Adding to their troubles, much of Myanmar’s Indian and Chinese population migrated to the country while it was under British rule and are thus considered alien minorities by the current government which only grants “indigenous minority” status to ethnic groups which were established in the country before British rule.
According to the US Department of State, the Burmese government requires citizens and permanent residents to carry government-issued identification cards. These cards allow the holders to access various government services and serve as proof of legal status in the country. Problematically, though, these cards typically indicate the bearer’s religious affiliation and identity and other government processes, including passport applications require, religious identification as well.
The requirement that citizens reveal their religious identity creates a great deal of room for discrimination against religious minorities. Religious minorities are often made to wait exorbitant amounts of time before being issued their identity cards and the Department of State reported in 2020 that some Muslims were even forced to indicate that they were foreigners after identifying as Muslims. Similar issues confront Christian minorities.
The discrimination faced by Indian and Chinese Christians were evident during a November 2015 election in which they were banned from voting. Hundreds of thousands of voters with temporary identity cards were disenfranchised by a discriminatory election rule. The action mostly targeted Rohingya Muslims in western Burma, but it impacted Indian and Chinese around the country as well.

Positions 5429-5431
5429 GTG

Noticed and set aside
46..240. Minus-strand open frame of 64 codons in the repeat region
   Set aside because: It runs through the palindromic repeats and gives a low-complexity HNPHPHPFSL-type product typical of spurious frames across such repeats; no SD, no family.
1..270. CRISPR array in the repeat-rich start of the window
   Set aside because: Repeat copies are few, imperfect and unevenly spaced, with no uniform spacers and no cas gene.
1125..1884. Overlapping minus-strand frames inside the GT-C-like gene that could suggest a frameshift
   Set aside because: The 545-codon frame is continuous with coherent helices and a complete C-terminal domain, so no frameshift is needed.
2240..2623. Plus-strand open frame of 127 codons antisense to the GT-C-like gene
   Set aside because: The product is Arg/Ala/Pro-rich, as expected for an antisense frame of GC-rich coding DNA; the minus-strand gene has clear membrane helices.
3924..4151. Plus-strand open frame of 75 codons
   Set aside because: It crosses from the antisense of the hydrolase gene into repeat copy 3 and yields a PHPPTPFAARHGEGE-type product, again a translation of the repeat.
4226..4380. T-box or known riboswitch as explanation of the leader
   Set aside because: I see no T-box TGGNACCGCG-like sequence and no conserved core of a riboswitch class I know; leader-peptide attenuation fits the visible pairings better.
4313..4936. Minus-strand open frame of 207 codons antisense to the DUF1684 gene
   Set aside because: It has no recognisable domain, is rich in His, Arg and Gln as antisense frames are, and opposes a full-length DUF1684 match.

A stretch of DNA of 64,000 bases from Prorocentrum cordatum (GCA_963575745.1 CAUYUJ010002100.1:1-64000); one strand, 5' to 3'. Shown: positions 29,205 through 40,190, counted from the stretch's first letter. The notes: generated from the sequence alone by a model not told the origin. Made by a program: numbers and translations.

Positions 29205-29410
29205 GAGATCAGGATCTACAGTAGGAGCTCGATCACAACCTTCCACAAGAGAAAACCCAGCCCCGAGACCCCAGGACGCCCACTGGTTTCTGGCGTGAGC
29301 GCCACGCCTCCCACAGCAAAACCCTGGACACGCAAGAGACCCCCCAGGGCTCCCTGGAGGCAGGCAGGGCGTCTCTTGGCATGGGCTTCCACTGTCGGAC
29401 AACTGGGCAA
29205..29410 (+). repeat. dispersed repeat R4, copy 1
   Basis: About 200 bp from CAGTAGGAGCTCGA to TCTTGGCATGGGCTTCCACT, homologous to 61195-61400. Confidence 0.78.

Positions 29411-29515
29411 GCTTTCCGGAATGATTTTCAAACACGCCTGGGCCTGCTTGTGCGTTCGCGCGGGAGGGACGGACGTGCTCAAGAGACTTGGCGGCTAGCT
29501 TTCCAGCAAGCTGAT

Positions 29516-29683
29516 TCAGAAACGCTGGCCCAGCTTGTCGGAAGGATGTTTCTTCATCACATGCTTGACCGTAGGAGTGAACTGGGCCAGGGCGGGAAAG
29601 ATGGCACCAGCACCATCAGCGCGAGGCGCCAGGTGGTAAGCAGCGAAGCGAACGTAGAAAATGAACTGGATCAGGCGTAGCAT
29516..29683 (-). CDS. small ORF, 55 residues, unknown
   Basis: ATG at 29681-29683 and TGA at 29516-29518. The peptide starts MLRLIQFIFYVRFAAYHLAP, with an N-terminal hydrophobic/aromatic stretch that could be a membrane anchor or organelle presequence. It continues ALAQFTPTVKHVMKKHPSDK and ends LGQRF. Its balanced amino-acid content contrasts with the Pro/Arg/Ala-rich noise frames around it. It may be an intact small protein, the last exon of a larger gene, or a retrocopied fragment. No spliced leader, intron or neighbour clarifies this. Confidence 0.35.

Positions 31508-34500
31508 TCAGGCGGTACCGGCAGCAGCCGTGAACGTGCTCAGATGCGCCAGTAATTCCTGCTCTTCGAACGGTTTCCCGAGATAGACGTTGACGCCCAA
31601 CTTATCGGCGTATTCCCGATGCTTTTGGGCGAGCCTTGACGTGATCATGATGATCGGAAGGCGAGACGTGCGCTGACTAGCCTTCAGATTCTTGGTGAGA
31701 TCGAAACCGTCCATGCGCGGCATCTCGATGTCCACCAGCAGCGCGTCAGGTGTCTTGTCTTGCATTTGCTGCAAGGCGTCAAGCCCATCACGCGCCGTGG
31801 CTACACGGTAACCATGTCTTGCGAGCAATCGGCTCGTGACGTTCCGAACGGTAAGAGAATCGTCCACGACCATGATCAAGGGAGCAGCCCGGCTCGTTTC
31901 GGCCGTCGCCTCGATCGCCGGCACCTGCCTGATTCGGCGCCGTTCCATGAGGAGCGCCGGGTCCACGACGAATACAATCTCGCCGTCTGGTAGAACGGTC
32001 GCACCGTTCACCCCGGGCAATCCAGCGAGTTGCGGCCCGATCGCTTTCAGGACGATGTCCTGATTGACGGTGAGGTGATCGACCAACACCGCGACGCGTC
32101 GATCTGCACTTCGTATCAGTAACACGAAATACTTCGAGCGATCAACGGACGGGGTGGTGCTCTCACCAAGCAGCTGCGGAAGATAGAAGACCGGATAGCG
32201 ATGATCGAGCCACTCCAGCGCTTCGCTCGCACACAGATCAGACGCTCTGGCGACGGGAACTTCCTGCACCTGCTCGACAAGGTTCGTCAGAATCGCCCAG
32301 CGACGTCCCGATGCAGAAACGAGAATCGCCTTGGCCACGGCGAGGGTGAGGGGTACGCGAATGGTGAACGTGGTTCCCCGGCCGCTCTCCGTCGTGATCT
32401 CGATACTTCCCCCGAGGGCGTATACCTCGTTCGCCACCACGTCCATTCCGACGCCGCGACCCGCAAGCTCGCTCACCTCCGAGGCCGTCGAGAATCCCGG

Asked earlier this year about the challenges facing ethnic Indian Christians in Myanmar, pastor Johnson—an ethnic Indian—pointed to the issue of identity cards as one of the major practical challenges. “It is quite difficult to obtain the National Registration Card. There are a lot of restrictions regarding different ethnicities and religions,” he told ICC. “There should be a lot more flexibility.”
Another issue is the Religious Conversion law, which regulates religious identity and makes it difficult for an individual to change his or her religion. “As long as no one is pressured to convert to another religion, this right should be granted to every individual. In my opinion, religious conversion is not a concern of the government,” said Pastor Johnson.